How can you ensure the quality of your data?
NP: It’s extremely difficult to gain a clear understanding of your data set. It’s not just a case of “good” or “bad” quality, but knowing whether the data is fit for purpose; what is fit for one purpose may be completely unusable for another. There are many metrics used to measure quality – completeness, accuracy, freshness, and so on, but fitness for purpose may be quite domain-specific.
DK: One has to be careful. When organizations collect data for any purpose (management, tracking, administration, and so on), they select the fields of interest relevant to them and disregard the rest, which is good practice. Then they filter and select the data to fine tune it further. The problem starts when somebody else wants to use that data for a different purpose, without being aware of all the previous filtering. It creates a risk of misinterpretation.
IB: I think one of the best ways to improve data quality is to “play back” what you have done to the people closest to the data. As soon as you talk to someone familiar with that data supply chain, they are likely to point out problems that might go undiscovered if you just suck up data. This turns tacit knowledge into explicit metadata – increasing the discovery power per unit of data.
What are the greatest challenges when dealing with big data?
DK: I can see four main issues. The first is in establishing trustworthy practices. This era of big data brings a very different set of governance challenges, which require new codes of practice, as well as winning the trust of society and healthcare providers.
The second is interoperability. I think the adoption of standards is too limited, with many data sets and electronic health records applying different internal data architectures and terminology. There needs to be a range of widely adopted standards so organizations and individuals are able to interface with each other and compare data.
The third is data quality, which we’ve already discussed. The fourth is that, as a field, we have been slow to promote the value we get from health data. When we do make great discoveries from health data, we don’t always make it clear to society or to funders that it was the result of significant investment in IT, as well as helping patients to be more comfortable with how their data are being used.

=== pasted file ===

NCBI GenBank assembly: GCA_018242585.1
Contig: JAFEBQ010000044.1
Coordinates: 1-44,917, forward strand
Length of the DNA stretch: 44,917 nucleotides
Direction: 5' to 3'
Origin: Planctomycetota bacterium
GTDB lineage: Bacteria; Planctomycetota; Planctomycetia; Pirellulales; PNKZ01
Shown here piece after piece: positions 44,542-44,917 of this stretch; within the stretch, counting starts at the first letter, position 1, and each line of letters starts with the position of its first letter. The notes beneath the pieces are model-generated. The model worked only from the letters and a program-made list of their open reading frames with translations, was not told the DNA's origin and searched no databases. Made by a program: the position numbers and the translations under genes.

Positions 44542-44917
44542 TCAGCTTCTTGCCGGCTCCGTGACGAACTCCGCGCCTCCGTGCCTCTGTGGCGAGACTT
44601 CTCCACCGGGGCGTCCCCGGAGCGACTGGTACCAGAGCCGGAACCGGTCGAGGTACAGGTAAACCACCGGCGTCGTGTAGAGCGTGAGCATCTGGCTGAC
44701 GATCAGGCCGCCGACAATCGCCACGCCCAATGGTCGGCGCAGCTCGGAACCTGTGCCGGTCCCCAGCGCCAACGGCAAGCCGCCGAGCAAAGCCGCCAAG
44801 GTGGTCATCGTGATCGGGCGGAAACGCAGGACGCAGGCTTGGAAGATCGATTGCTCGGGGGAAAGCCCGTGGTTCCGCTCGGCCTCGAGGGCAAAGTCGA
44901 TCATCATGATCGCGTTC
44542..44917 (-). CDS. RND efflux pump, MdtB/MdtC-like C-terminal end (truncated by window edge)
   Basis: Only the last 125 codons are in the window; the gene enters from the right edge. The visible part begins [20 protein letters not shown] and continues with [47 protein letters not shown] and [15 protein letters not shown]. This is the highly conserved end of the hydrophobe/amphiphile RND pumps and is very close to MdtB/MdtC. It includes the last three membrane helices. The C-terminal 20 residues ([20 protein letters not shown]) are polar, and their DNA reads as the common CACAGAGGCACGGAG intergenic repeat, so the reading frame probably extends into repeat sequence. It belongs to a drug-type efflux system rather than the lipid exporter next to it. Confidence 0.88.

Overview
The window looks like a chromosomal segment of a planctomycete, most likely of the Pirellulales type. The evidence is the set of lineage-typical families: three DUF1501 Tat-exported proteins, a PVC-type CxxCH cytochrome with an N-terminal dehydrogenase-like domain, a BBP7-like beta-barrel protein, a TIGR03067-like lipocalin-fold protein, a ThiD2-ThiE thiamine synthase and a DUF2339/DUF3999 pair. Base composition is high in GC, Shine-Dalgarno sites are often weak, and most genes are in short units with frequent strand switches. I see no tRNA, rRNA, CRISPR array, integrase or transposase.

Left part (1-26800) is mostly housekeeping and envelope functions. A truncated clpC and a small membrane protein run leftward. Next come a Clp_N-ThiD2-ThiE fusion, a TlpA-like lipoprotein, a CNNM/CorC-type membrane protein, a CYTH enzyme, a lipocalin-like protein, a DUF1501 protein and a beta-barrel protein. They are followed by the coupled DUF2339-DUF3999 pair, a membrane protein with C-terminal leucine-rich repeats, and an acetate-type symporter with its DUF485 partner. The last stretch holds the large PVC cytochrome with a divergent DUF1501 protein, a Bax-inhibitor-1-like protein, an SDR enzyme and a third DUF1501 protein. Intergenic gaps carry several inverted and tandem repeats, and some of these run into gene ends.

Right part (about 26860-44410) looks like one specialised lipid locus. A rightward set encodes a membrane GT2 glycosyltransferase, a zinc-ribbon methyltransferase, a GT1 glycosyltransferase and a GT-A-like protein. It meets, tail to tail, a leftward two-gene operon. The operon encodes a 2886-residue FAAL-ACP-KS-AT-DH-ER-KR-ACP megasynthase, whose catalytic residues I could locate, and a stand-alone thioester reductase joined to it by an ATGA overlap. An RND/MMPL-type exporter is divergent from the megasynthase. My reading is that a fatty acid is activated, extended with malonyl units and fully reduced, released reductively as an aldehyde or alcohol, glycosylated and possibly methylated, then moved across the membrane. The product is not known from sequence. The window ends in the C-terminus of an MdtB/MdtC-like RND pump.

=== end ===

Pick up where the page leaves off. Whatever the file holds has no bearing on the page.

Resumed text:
IB: I would add that a common mistake is naïve translation of tools from one environment to another. I’ve seen cases where dashboards designed for business intelligence have been directly translated into healthcare, which means clinicians are faced with a blizzard of dashboards they don’t have time to digest. When designing user interfaces, we need to take note of basic learning from avionics, where it is long-established that a pilot cannot focus on more than seven or so dials in his or her field of view.
Another common mistake is to apply machine learning to data as if it were an unbiased sample of human health. In medicine, there is so much “missingness” and measurement error in the data, and so many things that can’t be measured directly, that data-structure is meaningless without overlaying prior information about the structure that would be in the data if you could observe it. The mistake is looking for patterns in “buckets” of data when we should be starting with the patterns we know and building more patterns around that. Machine learning requires a very careful approach when dealing with biology and health data.
How important is the public perception of big data?
IB: It’s vital. My group has a rule when speaking with those outside the field that we don’t talk about data, databases, or information systems in the first part of the conversation. Instead, we talk about problems that the data can be harnessed to address. We need the public on board to help unravel the vast gaps in our knowledge – for example, how best to treat patients with more than one condition. Take a look at twitter.com/hashtag/datasaveslives to see this in action.
DK: Trust and engagement from the public is mission-critical in the growth of big data and its use in research and healthcare. The public have to be confident that the use of their data is in their interest, and in the long-term interest of society. It’s also important that the patients feel a sense of personal autonomy about health and wellness. To help foster that, I think we should all be able to access and use our own data, to help us make better decisions about our health.
NP: It’s important for the public to have a wider understanding of the opportunities big data presents and how their data is involved with that, but it’s difficult when organizations remain relatively opaque in relation to the use they are making of personal data.
DK: I see a lot of news stories focusing on security breaches or data leaks – a missing CD, a stolen laptop, a USB stick found in a waste bin. It leads to a natural distrust about how organizations look after our data. In reality, most data arevery well protected – increasingly so, as we implement state-of-the-art security measures. But we need to increase public confidence.
The #datasaveslives social media campaign promotes the positive impact that data is having on health. Projects recently highlighted by the campaign include:
- Sea Hero Quest: a video game that collects data on memory decline and dementia. In the online game, players have to find their way through a virtual world to save an old sailor’s lost memories. In the process, the game records information about navigational ability – disorientation is a key feature in early Alzheimer’s disease. The researchers behind the project estimate that the data collected from the first 2.4 million people playing the game would have taken 9400 years to generate in the lab. Read more at www.seaheroquest.com.